This week from 16-18 July Ellie Harrison is bringing democracy to the Queen Elizabeth Olympic Park.

The 7 seater bike will be in the park from Thursday with 15 MPs, councillors & London Assembly members who are kindly taking part.

We asked her to spill the beans about her work to delve deeper into this political experiment for the people…

Tell us a bit about yourself & your work…

I’m a visual artist and activist based in Glasgow. Over the last few years I’ve been organising more and more events and performances involving groups of people as active participants, such as High Street Casualties: Ellie Harrison’s Zombie Walk staged in Birmingham City Centre in April, Dark Days for which I invited 100 people spend the night together at the Gallery of Modern Art in Glasgow on Friday 13th February, and, last summer’s The Global Race – a mini Olympics on Segways in Berlin. It’s because of projects like these, I guess, that I now find myself now working with a theatre this summer to create This Is What Democracy Looks Like! I try to entice people to take part in my projects, by offering fun / gimmicky experiences (in this case, the opportunity to travel around the Olympic Park on a seven-seater bike), which I hope will then become something more provocative and profound (because of the interesting discussions that happen on board).

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High Street Casualties: Ellie Harrison’s Zombie Walk from Ellie Harrison on Vimeo.

What’s your favourite thing about being an artist?

It has to be getting to travel and meet so many new and interesting people. That’s why I’m increasingly drawn to organising these sorts of events. I call them “social inclusions projects for a socially-engaged artist.” Haha!

Tell us a bit about your Walkie Talkie piece. What can we expect to see & experience?

This Is What Democracy Looks Like! makes use of the Conference Bike – a seven-seater bicycle designed by American artist Eric Staller, so that all its passengers are facing each other and can take part in a group discussion on equal terms. There are not many of these bikes in Europe, and they mostly seemed to be used to offer tourists boozy city cruises (I saw one in Berlin last summer doing just that). The idea of the project is to put the bike to better use, by using it as a public platform for people from the local area to meet and discuss their ideas and concerns with their elected representatives – their councillors, their MPs or their London Assembly members. The event makes visible the staid conventional politician’s “surgery”, transforming it into a fun and engaging experience for all. We have fifteen brilliant politicians lined up to host our “roving roundtable discussions” across Thursday 16th, Friday 17th and Saturday 18th July. Please come on down and join us! Just show up on the hour outside the Copper Box Arena in the Olympic Park to get on board for a chat (plus a bit of light exercise – no cycling experienced required!)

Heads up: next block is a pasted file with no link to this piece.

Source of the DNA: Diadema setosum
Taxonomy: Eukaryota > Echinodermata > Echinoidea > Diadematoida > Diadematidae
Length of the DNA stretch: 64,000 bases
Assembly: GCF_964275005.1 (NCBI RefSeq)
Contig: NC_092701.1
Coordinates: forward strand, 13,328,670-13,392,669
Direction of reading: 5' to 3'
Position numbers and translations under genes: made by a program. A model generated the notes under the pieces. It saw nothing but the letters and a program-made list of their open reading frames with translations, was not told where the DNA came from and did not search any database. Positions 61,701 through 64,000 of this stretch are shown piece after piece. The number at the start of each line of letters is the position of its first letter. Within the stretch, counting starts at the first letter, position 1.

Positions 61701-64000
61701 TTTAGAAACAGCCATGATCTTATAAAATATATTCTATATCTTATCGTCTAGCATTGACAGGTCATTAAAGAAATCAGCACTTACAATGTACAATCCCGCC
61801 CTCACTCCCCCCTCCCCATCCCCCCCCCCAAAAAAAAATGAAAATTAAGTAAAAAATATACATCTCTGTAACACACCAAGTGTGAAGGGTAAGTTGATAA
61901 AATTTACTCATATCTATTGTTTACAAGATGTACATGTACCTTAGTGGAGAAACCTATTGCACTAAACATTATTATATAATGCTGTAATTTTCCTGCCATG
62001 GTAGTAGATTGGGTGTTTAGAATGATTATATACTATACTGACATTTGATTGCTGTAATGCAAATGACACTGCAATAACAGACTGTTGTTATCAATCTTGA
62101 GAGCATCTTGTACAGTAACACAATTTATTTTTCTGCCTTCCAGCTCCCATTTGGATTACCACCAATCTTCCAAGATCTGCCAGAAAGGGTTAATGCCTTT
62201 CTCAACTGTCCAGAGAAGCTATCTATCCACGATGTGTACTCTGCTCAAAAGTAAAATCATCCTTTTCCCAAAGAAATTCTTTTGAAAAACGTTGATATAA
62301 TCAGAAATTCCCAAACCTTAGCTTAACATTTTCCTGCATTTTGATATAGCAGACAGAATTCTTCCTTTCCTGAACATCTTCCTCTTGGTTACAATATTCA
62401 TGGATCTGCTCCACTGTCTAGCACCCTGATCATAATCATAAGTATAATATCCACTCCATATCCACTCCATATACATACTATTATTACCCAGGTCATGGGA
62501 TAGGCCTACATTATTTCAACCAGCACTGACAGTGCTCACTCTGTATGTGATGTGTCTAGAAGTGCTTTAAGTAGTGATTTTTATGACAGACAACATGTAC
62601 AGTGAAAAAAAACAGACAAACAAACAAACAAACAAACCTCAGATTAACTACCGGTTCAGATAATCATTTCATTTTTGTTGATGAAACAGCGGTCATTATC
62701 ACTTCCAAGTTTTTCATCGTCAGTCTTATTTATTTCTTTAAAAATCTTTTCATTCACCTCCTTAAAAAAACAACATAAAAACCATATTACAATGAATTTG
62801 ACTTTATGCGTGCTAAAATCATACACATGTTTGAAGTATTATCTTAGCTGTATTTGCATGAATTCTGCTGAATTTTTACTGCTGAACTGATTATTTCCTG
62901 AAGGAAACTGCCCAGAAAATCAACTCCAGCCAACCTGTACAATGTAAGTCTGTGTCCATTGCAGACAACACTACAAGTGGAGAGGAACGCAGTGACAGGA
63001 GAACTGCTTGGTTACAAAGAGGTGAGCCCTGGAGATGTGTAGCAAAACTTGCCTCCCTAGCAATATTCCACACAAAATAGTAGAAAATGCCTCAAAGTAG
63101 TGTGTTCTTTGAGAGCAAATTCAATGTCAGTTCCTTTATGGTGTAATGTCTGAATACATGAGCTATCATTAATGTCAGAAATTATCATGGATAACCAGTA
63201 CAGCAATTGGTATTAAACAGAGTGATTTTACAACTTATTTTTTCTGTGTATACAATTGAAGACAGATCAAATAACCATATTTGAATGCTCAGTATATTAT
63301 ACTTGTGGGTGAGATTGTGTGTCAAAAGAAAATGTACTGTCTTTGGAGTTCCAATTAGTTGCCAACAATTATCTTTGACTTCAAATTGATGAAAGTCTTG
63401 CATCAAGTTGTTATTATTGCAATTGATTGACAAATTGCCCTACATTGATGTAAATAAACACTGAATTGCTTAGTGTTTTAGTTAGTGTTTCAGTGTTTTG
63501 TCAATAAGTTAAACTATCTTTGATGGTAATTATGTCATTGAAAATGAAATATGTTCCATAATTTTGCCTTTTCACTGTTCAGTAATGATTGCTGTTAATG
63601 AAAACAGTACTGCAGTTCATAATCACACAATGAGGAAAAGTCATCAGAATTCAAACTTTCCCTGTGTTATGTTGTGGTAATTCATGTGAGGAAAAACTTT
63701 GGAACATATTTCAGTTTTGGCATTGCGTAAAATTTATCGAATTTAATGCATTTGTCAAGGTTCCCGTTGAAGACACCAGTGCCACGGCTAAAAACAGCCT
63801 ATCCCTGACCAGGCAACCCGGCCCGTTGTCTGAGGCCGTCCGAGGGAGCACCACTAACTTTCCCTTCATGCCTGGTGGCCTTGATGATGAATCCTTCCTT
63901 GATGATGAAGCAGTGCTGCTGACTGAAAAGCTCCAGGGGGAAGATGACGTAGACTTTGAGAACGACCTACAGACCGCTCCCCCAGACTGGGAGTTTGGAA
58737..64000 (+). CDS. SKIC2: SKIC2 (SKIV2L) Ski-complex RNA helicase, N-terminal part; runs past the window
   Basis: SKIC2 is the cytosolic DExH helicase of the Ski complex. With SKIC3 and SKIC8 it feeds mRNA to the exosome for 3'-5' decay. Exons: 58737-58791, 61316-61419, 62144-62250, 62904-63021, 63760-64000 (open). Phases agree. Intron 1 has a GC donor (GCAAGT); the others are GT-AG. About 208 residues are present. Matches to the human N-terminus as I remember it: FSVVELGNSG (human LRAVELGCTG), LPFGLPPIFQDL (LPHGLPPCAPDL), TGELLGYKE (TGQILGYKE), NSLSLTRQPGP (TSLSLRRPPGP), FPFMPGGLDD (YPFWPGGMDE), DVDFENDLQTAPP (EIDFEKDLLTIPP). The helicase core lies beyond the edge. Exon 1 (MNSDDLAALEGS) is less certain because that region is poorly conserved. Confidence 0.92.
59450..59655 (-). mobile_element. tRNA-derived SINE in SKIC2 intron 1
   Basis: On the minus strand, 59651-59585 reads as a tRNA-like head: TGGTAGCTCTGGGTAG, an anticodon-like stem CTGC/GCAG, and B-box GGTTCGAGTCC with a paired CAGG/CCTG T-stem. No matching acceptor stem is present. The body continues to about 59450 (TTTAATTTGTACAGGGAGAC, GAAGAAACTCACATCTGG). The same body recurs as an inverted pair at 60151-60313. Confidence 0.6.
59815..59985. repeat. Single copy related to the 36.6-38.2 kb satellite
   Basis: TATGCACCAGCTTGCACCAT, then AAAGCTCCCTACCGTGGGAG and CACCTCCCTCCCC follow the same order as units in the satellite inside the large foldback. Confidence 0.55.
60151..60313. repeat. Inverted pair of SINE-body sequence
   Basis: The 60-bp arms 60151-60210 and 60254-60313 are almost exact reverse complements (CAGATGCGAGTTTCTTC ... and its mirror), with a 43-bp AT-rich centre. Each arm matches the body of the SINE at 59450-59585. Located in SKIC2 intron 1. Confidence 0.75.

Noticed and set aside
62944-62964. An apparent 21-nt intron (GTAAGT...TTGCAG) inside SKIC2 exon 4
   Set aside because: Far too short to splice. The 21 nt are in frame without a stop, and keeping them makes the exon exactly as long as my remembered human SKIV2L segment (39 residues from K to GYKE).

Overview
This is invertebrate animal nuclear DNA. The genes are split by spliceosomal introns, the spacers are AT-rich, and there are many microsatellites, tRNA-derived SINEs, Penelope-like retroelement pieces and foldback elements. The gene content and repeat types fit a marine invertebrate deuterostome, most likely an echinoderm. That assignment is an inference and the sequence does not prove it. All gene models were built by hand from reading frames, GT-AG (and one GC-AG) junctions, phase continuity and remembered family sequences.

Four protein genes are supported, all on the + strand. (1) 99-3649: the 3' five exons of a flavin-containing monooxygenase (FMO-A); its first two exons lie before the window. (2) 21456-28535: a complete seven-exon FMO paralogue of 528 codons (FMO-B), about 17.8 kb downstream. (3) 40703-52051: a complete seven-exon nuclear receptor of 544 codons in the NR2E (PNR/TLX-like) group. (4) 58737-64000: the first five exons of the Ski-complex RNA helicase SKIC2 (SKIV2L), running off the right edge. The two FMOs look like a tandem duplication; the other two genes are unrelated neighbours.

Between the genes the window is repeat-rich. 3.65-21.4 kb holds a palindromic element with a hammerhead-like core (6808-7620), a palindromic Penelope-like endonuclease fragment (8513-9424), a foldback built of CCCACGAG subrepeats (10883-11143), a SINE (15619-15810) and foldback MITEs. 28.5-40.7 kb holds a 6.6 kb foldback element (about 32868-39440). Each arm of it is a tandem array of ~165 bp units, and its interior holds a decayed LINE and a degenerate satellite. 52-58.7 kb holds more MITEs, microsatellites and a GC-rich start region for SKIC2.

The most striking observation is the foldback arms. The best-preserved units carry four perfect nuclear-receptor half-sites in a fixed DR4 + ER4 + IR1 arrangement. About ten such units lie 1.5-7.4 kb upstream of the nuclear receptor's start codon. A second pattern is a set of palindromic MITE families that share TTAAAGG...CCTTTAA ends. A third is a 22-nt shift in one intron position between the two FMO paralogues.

How did the idea for your event come about? Who or what inspired you to make this experience for people?

This year, particularly, I’ve been looking for simple ways to make visible complex economic problems or political ideas. My recent project in Cardiff There’s nothing More Unequal than Equality amongst Unequals attempts to explore different interpretations of the concept of ‘equality’ – contrasting the ‘equality of opportunity’ and the ‘equality of outcome’ favoured by different parts of the political spectrum. With This Is What Democracy Looks Like! I’m interested in looking at different ways of understanding ‘democracy’ – contrasting the concept of a ‘participatory democracy’ in which we have responsibility as citizens to actively contribute to the direction of our society and a ‘representative democracy’ like the one we live in, where we elect people to that hard work for us. Part of the research for this project has been to unpick and make sense of the layers of representation that exist in London, where every citizen has at least four people responsible for representing their views at various levels, from the local: Borough Councils and the London Assembly, to the national: the UK Parliament, to the international: the European Parliament. I’m making a map for the event programme to illustrate each of these.

What other events in the Walkie Talkies programme are you most looking forward to?

I’m looking forward to all of it. I’ve known Beckie Darlington for four years, since we worked together on the Desk Chair Disco in Newcastle in 2011. I know she has great taste and a brilliant sense of humour and will have put together a fantastic programme!

Desk Chair Disco from Ellie Harrison on Vimeo.